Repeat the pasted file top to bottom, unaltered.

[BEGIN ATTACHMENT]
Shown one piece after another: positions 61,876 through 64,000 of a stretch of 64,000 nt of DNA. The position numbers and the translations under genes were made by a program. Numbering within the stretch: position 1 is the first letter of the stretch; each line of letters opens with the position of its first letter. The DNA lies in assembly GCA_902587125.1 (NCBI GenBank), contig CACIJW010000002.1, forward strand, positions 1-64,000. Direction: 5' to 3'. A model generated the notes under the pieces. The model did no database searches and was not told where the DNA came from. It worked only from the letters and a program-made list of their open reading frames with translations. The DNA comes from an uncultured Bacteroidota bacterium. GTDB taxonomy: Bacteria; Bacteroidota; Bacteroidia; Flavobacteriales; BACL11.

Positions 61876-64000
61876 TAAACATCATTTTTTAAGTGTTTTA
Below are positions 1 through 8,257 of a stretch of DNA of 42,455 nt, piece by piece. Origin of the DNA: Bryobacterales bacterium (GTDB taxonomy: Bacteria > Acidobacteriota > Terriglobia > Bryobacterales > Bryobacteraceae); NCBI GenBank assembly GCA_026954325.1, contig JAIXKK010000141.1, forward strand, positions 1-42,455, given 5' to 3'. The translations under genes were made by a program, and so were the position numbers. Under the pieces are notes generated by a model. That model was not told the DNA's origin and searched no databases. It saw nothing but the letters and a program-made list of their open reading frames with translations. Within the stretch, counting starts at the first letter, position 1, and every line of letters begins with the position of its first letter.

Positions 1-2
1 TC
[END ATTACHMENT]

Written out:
Shown one piece after another: positions 61,876 through 64,000 of a stretch of 64,000 nt of DNA. The position numbers and the translations under genes were made by a program. Numbering within the stretch: position 1 is the first letter of the stretch; each line of letters opens with the position of its first letter. The DNA lies in assembly GCA_902587125.1 (NCBI GenBank), contig CACIJW010000002.1, forward strand, positions 1-64,000. Direction: 5' to 3'. A model generated the notes under the pieces. The model did no database searches and was not told where the DNA came from. It worked only from the letters and a program-made list of their open reading frames with translations. The DNA comes from an uncultured Bacteroidota bacterium. GTDB taxonomy: Bacteria; Bacteroidota; Bacteroidia; Flavobacteriales; BACL11.

Positions 61876-64000
61876 TAAACATCATTTTTTAAGTGTTTTA
Below are positions 1 through 8,257 of a stretch of DNA of 42,455 nt, piece by piece. Origin of the DNA: Bryobacterales bacterium (GTDB taxonomy: Bacteria > Acidobacteriota > Terriglobia > Bryobacterales > Bryobacteraceae); NCBI GenBank assembly GCA_026954325.1, contig JAIXKK010000141.1, forward strand, positions 1-42,455, given 5' to 3'. The translations under genes were made by a program, and so were the position numbers. Under the pieces are notes generated by a model. That model was not told the DNA's origin and searched no databases. It saw nothing but the letters and a program-made list of their open reading frames with translations. Within the stretch, counting starts at the first letter, position 1, and every line of letters begins with the position of its first letter.

Positions 1-2
1 TC